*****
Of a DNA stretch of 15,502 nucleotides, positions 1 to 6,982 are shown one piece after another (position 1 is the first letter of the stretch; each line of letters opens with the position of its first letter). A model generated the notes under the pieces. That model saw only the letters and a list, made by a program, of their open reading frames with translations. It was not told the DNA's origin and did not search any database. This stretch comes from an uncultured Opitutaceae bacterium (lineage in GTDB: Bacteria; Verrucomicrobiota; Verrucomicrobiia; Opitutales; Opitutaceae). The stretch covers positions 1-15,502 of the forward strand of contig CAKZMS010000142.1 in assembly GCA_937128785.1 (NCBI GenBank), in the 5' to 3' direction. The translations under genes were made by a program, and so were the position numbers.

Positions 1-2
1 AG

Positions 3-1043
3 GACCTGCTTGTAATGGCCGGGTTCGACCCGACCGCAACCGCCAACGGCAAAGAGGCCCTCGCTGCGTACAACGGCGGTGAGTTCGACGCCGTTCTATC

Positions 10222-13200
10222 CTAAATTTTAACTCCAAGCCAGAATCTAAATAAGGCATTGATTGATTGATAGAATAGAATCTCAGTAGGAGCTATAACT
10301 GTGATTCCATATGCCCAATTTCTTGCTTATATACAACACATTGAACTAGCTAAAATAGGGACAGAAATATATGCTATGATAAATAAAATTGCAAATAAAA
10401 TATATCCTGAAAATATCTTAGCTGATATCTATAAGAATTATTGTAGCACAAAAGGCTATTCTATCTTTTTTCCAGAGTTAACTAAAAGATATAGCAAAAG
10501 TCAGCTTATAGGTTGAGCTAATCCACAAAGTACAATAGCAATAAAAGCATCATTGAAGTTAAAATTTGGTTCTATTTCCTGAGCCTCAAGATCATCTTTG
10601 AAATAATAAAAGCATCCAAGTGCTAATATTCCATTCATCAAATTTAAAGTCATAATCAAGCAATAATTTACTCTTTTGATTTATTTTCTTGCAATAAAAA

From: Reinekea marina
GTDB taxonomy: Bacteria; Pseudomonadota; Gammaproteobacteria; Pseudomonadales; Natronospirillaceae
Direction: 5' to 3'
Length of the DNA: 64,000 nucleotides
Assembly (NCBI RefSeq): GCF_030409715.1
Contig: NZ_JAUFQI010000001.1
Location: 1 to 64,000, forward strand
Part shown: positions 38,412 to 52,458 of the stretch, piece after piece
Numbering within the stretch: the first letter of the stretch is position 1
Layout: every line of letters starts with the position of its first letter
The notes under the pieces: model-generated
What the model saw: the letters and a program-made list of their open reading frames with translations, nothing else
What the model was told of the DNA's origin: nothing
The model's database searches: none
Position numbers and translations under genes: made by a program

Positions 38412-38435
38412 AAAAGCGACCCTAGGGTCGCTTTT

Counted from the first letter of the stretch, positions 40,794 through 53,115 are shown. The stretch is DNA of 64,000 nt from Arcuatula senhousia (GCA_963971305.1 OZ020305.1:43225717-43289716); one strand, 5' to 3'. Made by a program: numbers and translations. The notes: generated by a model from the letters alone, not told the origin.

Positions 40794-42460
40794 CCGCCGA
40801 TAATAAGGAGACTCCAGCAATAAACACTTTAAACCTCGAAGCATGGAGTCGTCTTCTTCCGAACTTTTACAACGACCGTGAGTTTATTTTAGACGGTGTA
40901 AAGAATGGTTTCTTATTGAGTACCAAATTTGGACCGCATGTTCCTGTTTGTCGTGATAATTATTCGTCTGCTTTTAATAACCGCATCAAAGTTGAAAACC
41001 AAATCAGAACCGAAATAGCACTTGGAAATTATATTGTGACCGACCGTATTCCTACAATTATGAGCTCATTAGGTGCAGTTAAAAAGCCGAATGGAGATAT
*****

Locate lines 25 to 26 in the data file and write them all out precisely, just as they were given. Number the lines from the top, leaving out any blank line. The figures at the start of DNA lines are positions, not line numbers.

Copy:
The model's database searches: none
Position numbers and translations under genes: made by a program